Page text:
Government Job Creation Programs-Lessons from the 1930s and 1940s

Article excerpt

The recent period of relative full employment has diverted the attention of the public, and of economists, from the problems associated with providing enough quality jobs for those who want and need them. But the disappearance of manufacturing jobs and the growth of relatively low-paying, less secure service sector employment has caused much concern about the quality of the jobs currently being created [see, for example, Bluestone and Harrison 1982; Burtless 1990; Lerner 1994; Loveman and Tilly 1988]. An important facet of this apparent full employment composed of arguably worse jobs is that it has facilitated the replacement of welfare with workfare without a need for government-sponsored job creation. [1] However, in the debates leading up to the Clinton administration's changes in the welfare programs, and in the literature concerned with the maintenance of full employment across the business cycle, there has been considerable discussion of ways in which the number of jobs can be expanded [see Wray 1998; Gordon 1997].

In this paper, I begin with the assumption that the recent changes in welfare policy, accompanied by the public sentiment that all able-bodied, non-retired adults work in paid employment, will at some point in the future meet the reality of the business cycle and produce a revived interest in how new jobs can be created. It is also reasonable to assume that federal, state, and local governments will need to be involved in that process of job creation. In this paper, I conclude that public acceptance of such government job programs--and thus their success--will depend on the reconciling of the economic need for employment with the need for employment that meets social definitions of proper work. The process of job creation through government programs as it happened some 60 years ago illustrates this connection between public perception of the created jobs and the programs' success.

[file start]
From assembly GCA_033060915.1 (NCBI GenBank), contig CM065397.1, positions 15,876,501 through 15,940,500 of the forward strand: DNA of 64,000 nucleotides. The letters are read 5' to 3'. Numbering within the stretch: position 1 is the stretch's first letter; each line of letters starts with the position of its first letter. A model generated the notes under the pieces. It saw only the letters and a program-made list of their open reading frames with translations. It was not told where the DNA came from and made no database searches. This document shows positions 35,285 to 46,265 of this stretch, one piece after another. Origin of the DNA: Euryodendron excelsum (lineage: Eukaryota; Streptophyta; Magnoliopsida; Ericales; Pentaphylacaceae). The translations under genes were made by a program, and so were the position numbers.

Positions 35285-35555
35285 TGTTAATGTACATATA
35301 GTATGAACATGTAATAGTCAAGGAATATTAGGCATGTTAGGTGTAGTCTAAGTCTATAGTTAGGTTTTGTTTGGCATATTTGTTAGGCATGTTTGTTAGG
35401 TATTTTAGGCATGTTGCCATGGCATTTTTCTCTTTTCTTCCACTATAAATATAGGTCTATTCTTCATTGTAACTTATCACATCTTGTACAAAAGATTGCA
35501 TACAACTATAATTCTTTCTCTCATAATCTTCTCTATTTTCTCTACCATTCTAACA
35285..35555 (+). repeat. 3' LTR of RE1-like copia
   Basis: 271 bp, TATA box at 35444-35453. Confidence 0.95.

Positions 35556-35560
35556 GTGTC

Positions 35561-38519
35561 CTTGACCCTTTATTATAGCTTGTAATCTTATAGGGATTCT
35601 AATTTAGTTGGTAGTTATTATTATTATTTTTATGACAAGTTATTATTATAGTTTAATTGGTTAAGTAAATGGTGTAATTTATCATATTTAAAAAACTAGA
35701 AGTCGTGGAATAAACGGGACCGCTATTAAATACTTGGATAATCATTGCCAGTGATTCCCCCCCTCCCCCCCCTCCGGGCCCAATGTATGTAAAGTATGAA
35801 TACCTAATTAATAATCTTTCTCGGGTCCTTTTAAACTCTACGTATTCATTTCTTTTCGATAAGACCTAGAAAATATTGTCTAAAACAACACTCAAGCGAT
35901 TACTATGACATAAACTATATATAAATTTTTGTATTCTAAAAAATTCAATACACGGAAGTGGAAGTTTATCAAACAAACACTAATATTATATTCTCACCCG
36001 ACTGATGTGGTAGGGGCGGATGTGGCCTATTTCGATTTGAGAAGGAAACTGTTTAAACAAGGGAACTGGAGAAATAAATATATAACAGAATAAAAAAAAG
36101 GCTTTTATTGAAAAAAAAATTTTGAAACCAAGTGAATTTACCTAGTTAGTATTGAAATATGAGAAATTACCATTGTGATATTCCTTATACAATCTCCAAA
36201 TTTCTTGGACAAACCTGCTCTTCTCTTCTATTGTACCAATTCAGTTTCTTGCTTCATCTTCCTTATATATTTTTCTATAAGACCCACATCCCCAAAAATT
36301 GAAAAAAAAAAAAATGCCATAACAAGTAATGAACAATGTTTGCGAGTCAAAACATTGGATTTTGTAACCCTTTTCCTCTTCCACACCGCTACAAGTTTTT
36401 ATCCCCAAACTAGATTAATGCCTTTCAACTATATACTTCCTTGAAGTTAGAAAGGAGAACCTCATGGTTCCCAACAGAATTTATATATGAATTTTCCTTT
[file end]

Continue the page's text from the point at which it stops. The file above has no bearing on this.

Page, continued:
All three of the government programs discussed here--the Tennessee Valley Authority, the relief programs of the New Deal such as the Works Progress Administration, and the Oak Ridge nuclear weapons complex--succeeded in employing people. All did not succeed, however, in attaining the same level of public acceptance. Three factors specifically influenced the perceived success or failure of the job creation programs: the levels of government intervention in the programs; the scope of the projects; and social hierarchies of work, including ideas about gender-and race-appropriate jobs. Programs that succeeded were those with a scope of purpose that helped people overlook their distrust of government involvement in the economy and that created jobs appropriate for the workers according to the social dictates of the day. The programs that did not do this met with less enthusiastic public response.

The Case Study: Knoxville, Tennessee, in the Great Depression

Knoxville, a mid-sized Appalachian city that serves as a regional hub, offers examples of infusions of government money on a large scale that resulted in both direct and indirect employment creation. Direct employment relief came with the New Deal in the 1930s, especially with the Works Progress Administration (WPA). Indirect employment came with expenditures for the Tennessee Valley Authority (TVA) and, about 10 years later, for the nuclear weapons facilities at Oak Ridge. The interesting story is not so much the different levels of employment that resulted from the government programs, but the differing social responses to the programs.

The depression brought unemployment and economic misery to Knoxville, as it did to the rest of the nation. Factory closings hit the city hard, adding to the problems of the manufacturing sector that had been in decline since the 1920s. [2] At the onset of the depression, 32 percent [3] of the city's work force was still employed in low-grade manufacturing that was sensitive to cyclical activity in the economy [McDonald and Wheeler 1983, 62]. …